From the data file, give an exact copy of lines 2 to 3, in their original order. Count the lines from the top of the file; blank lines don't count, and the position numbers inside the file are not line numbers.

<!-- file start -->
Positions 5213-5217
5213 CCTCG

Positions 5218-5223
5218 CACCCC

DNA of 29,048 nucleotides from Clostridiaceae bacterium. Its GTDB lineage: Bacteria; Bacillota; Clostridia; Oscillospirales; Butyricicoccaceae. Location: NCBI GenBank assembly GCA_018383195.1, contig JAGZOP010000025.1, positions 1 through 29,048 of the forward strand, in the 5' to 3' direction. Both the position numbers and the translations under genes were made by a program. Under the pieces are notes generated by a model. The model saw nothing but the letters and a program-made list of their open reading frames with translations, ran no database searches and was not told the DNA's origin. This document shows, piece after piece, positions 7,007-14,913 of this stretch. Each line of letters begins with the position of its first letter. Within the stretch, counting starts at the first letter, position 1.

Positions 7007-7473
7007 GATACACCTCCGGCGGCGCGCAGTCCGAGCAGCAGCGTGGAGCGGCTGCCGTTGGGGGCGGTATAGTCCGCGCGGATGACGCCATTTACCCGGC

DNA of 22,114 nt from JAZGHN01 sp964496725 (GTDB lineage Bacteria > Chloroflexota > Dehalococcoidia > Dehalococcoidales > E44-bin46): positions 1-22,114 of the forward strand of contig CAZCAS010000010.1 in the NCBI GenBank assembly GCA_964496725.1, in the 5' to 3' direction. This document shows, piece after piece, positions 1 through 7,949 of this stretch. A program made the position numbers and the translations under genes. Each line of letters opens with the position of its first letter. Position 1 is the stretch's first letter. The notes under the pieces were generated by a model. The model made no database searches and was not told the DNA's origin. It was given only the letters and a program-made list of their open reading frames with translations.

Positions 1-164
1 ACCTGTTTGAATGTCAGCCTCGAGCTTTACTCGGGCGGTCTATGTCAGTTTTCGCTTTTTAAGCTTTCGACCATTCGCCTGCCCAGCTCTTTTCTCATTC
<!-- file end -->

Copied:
5213 CCTCG

Positions 5218-5223